can fill Laquis shoes.
"I don t think anybody can fill Dr
Laquis shoes and that s the honest
truth. I tell him that all the time. He
knows that and he definitely is some-
body I admire a lot.
"I think the way he has pioneered
Cancer Society, his thought processes
and his leadership...it s just remark-
She said she still sees Laquis as
her chairman and she s not sure she s
ready "to hold on to those reins."
She is trying but said it was a
The Cancer Society is an important
organisation and is pivotal in the
country. Over the years, she said the
society led a pioneering role in trying
to educate people through its mobile
clinics, advertisements and outreach
The Cancer Society does pap
smears, breast exams, mammography
Pereira-Sabga thinks the biggest
challenge at the Cancer Society is
reaching everyone and getting them
to understand clearly what the guide-
lines are for screening and to encour-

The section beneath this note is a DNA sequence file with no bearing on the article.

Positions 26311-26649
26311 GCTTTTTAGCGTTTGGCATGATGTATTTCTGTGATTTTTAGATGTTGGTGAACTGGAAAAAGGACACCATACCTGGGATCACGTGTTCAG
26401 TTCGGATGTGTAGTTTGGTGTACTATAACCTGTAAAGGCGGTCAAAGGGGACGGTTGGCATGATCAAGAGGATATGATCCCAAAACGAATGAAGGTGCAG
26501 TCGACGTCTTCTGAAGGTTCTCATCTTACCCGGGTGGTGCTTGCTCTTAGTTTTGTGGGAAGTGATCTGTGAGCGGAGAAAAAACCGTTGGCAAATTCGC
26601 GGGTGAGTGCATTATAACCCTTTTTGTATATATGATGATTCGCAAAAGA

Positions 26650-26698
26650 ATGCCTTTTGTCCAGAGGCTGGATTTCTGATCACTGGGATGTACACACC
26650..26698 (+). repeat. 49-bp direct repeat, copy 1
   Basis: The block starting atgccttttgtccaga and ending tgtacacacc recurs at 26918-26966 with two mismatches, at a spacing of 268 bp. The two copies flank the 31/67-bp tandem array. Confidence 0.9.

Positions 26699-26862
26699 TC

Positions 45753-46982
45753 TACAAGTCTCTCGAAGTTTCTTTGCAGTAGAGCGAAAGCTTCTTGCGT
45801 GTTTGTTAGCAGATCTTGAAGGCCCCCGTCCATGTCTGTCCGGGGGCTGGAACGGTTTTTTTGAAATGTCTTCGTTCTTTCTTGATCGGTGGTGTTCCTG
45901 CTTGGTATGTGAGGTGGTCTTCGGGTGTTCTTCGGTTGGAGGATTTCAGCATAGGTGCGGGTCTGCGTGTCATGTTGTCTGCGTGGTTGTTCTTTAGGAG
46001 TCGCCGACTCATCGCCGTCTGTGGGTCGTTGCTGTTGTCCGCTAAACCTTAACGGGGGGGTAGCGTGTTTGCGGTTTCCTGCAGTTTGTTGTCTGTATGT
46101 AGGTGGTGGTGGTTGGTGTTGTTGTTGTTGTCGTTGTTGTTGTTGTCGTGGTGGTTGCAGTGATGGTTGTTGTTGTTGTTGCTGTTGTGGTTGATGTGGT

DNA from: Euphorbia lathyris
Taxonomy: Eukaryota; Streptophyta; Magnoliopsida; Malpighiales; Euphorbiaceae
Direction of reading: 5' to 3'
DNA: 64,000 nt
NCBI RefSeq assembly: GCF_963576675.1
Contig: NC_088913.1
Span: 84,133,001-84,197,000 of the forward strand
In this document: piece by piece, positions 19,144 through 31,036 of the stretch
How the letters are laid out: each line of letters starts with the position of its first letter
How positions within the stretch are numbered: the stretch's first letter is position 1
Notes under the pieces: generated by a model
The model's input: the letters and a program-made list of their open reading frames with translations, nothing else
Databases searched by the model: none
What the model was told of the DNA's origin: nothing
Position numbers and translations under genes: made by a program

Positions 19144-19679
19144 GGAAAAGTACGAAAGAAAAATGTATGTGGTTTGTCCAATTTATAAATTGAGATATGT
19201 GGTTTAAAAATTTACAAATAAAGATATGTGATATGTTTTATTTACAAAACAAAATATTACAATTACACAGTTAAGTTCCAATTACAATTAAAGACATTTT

age them to be screened and get edu-
She said, "I think that as we see
all of the incidences of cancer and
certainly trying to reach the entire
population into the far-reaching areas
of Trinidad, I think that our respon-
sibility to society is huge."
Obstacles along the way
"We screen patients and our
mantra is through education we hope
that there is an element of prevention
and early detection," she said.
The society is now at a transition
road where it s trying to update to
electronic records, to ensure 100 per
cent screening "accurately and appro-
priately" and that there is an element
of follow-through in patients who
have been screened.
Pereira-Sabga said they can then
tell patients their results and the fol-
low-up steps that are necessary.
She said, "It sounds quite simple,
but when you have it in real life it
is a mammoth task, considering
sometimes you have patients that
cannot be reached. They come in for
some sort of screening investiga-
tion...then you can t get them or they
don t come back in.
"You have lots of little obstacles
along the way and as an organisation
we have to overcome them because
as a team at Cancer Society we take
huge pride in what we do."
Big shoes to fill
...Dr Pereira-Sabga takes over from Laquis at Cancer Society
Chairman and medical director of Vitas
House Hospice Dr Jacqueline Pereira-Sabga.
PHOTO: BRIAN NG FATT